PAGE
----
Maryville "Justice For Daisy" Vigil Will Be Held Tonight to Protest Rape Culture
Supporters of Daisy Coleman and Paige Parkhurst, the two girls at the center of the Maryville rape case, will turn out Tuesday night in full force to hold a candlelight vigil bearing the name "Justice For Daisy" — the Anonymous hacktivist campaign that resulted in an outpouring of support for the girls. As most of the country now knows, then fourteen-year-old Coleman and her best friend, 13-year-old Parkhurst, were both allegedly raped after drinking at a party. A controversy ensued when officials appeared to have been pressured by powerful local families to drop the case, and the accused were never brought to trial.
The girls were subsequently bullied and shamed by some Maryville residents for their role in events —until an explosive article in the Kansas City Star and action by Anonymous drew nationwide attention to their case this month. On Monday, a special prosecutor was assigned to reopen and review their case.
But the group rally tonight isn't meant just to draw attention to the girls' case. The focus is now on the town showing solidarity with them and their decision to speak out.
“We want to be able to message to any victims who may be present, to reach out and encourage them to get the help they need, and tell them that they are not alone,” rally activist and organizational volunteer Courtney Cole said. “They have a nation of people who are behind them and who will support them in their efforts to seek justice. So many of them are so afraid to speak out, and we want to work against that.”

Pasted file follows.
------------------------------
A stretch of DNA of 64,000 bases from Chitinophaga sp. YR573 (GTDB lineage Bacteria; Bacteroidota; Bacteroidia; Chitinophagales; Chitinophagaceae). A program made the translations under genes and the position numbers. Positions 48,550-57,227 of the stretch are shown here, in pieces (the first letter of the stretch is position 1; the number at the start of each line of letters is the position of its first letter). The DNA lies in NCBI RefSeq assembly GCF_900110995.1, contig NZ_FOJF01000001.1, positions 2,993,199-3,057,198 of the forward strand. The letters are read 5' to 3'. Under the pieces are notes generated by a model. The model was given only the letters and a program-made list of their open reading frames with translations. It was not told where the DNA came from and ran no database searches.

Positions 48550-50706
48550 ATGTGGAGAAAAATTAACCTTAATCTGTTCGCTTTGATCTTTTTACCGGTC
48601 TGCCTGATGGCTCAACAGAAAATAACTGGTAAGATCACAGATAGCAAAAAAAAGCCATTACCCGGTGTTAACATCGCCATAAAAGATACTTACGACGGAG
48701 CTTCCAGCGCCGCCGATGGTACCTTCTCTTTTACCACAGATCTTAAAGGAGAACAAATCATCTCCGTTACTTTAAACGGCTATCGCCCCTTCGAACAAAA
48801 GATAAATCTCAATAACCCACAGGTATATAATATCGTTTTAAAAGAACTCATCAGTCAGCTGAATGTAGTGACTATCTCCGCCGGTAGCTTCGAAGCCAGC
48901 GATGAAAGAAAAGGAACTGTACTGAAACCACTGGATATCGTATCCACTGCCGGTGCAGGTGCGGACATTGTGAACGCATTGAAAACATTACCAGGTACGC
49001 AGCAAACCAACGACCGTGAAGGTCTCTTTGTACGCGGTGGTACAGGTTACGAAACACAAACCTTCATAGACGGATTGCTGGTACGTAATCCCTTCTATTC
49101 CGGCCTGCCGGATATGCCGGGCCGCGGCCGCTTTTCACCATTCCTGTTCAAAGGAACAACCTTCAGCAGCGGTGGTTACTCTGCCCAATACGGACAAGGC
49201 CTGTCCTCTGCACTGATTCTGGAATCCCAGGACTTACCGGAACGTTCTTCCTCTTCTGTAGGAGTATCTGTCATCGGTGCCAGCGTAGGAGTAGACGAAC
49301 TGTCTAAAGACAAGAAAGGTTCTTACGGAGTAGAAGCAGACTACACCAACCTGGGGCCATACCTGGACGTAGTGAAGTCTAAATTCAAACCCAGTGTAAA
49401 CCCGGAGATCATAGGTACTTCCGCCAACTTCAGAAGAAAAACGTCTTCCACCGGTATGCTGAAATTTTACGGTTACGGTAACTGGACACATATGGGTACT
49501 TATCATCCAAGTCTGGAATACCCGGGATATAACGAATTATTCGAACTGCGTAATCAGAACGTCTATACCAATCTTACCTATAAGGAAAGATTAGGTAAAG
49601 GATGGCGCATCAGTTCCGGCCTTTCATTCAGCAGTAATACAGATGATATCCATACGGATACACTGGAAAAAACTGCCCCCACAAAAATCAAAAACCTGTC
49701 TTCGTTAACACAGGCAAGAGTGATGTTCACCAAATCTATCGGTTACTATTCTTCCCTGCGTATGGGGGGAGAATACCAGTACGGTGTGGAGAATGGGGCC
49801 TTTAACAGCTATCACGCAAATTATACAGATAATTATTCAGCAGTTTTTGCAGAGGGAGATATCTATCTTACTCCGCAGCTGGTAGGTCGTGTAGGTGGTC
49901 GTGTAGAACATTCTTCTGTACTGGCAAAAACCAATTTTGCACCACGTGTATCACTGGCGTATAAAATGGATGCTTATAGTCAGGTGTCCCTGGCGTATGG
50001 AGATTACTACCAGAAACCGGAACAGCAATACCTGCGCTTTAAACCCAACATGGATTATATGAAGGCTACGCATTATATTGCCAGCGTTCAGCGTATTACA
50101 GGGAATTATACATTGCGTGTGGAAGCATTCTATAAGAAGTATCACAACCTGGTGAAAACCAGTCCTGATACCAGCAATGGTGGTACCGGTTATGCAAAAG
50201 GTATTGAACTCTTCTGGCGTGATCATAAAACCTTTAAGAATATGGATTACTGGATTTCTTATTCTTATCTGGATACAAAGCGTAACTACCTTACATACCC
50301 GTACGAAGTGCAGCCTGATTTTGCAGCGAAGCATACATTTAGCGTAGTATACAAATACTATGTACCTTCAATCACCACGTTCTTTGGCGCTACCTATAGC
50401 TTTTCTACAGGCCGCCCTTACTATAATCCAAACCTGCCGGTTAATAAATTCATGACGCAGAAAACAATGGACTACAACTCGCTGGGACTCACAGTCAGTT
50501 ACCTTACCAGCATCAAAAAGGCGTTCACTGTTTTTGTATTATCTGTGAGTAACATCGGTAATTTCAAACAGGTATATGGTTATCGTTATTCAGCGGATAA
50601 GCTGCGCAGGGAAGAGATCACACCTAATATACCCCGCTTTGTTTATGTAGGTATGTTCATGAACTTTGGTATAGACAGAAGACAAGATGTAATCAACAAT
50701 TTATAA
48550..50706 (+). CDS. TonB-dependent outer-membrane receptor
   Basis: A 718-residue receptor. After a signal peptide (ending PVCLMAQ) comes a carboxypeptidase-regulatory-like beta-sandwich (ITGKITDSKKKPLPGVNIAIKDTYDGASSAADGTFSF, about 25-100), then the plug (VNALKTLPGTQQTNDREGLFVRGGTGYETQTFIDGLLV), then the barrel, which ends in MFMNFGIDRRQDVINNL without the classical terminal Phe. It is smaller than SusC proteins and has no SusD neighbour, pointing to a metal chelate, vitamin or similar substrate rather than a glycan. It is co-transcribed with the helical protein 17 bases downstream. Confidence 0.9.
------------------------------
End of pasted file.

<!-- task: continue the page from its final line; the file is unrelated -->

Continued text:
The Maryville rally is also hoping to support victims who have been shamed into silence by the social culture of rape, which can fall back on old-fashioned attitudes of victim-blaming (as a recent Fox interview infuriatingly demonstrated last week).
Because of the backlash against Maryville in the wake of all this national attention, some are concerned that violence might erupt at tonight's rally. However, Cole says she is cooperating with Anonymous in helping to organize the gathering, and that the anarchist-leaning group has "done nothing but advocate for peace."
"Their overall goal is for justice, and I really appreciated all the help they’ve given,” she said.
Unfortunately, Coleman and her mother won't be attending.
"We were pondering it, but it sounds almost as if it wouldn't be safe for us to go just because of all the people in Maryville being very angry with the case right now," Coleman said in an interview on CNN last night. "But we are thinking about it, and we are very thankful for all the people attending."
And for those who can't go...